FAA Awards $7.4 Million to Vineyard Airport
July 13, 2016
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  • A $7.4 million grant announced this week by the Federal Aviation Administration will boost a long-planned project to build a new rescue and firefighting building at the Martha’s Vineyard Airport.

    The grant was announced by Cong. Bill Keating’s office Wednesday.

    Considered a key safety upgrade at the Island’s only commercial airport, the 20,000-square-foot aircraft rescue and firefighting (ARFF) building has been on the drawing board for a number of years. It became delayed during a prolonged period of internal problems at the airport that culminated late last year with the resignation of former airport manager Sean Flynn.

    Since then the airport commission has hired a new manager and been working to correct deficiencies at the airport that had been flagged by the FAA. Getting the ARFF building project back on track has been a top priority for airport leaders.

    Airport manager Ann Crook said Wednesday that the grant will not cover all of the $10.5 million project but will go a long way. The airport already has $1.6 million set aside, and now anticipates receiving some state grant funding as well.

    “We are very happy with this announcement,” Ms. Crook said Wednesday. “We definitely have enough to get started.”

    The grant comes in the form of reimbursable funds.

    Design work for the new building is complete and a construction bid has been awarded to J.K. Scanlon of Falmouth. Ms. Crook said she anticipates construction will begin in early November.

    The new building will replace the current aging ARFF building at the airport which is considered inadequate for housing firefighting and rescue equipment. The old building is also oriented poorly, a deficiency that will be corrected with the new building, Ms. Crook said. “The alignment is not good and the FAA had an issue with that,” she said.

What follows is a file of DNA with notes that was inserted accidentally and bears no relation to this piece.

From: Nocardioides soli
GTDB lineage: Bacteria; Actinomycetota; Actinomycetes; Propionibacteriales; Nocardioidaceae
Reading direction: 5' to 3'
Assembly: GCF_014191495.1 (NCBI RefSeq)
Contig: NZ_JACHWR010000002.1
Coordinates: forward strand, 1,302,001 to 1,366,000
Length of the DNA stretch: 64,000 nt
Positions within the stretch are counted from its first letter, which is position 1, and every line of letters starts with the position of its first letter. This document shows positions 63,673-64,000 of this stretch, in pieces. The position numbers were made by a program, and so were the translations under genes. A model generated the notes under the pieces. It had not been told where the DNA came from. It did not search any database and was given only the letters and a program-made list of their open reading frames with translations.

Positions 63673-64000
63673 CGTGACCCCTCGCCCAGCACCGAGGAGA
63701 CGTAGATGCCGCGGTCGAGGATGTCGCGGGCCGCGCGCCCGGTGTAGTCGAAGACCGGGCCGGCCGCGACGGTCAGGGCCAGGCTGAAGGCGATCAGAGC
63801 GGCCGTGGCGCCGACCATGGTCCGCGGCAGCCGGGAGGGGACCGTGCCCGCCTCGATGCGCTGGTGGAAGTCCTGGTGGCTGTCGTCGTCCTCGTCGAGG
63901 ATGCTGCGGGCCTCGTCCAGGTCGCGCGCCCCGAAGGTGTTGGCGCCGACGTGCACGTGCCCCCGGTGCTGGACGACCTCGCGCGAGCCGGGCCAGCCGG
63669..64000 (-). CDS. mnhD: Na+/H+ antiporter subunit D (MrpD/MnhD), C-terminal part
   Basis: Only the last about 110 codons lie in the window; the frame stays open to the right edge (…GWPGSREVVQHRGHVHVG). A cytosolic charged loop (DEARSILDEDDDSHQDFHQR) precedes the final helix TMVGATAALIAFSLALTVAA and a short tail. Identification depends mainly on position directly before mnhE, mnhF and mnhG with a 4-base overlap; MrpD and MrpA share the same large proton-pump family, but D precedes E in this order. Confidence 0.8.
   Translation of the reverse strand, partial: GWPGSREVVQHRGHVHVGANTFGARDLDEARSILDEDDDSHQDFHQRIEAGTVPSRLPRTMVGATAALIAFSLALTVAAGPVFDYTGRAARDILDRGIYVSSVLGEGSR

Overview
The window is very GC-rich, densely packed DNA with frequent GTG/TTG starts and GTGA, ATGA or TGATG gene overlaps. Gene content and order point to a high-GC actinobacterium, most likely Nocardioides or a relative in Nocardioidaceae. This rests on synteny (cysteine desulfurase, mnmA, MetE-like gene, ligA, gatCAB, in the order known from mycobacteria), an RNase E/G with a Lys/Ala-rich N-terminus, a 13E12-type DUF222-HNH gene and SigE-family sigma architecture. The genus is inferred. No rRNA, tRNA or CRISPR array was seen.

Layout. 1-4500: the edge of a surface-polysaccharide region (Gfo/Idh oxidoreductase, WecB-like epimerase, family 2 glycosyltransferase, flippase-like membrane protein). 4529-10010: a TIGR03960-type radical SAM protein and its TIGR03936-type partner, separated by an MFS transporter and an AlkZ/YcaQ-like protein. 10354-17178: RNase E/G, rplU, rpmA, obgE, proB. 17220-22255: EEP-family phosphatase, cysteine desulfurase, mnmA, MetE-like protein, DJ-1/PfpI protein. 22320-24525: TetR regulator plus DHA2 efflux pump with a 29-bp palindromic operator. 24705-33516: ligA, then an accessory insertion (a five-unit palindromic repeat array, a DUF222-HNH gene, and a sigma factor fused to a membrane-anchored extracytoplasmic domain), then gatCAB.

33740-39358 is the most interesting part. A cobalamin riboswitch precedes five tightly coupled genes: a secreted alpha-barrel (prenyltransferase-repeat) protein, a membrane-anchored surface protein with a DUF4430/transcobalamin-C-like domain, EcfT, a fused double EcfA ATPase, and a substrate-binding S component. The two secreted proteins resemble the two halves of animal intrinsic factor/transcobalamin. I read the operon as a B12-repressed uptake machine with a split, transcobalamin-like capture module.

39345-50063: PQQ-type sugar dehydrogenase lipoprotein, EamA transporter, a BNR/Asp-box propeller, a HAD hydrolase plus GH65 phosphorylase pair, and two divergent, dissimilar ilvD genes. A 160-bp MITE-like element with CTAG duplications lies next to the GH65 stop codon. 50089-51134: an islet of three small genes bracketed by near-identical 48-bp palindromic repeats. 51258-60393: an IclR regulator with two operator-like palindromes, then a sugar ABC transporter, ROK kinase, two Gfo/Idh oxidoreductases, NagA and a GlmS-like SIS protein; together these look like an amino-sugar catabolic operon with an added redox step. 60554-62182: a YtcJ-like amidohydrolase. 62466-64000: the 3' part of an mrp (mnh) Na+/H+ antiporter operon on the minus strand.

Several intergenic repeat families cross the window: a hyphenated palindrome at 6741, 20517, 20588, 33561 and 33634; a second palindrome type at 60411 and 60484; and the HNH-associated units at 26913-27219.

The ARFF building is required under FAA regulations for airports that serve airlines, she said. Since the building will also be used to house snow removal equipment, some parts of the project were not eligible for FAA funding.

    Logistical considerations were also an issue, since there needed to be a place to house the equipment during construction of the new building. Ms Crook said the equipment will temporarily housed in a hangar.

    In sum, she said the grant announcement represents a solid step forward for the airport.

    “This is really great because this project has been languishing for five years,” she said. “The fact that it has not been built already as been a real issue with the FAA as far as compliance goes. For awhile there our relationship with the FAA was not good — that is repaired now and the fact that they are giving us this grant shows it.”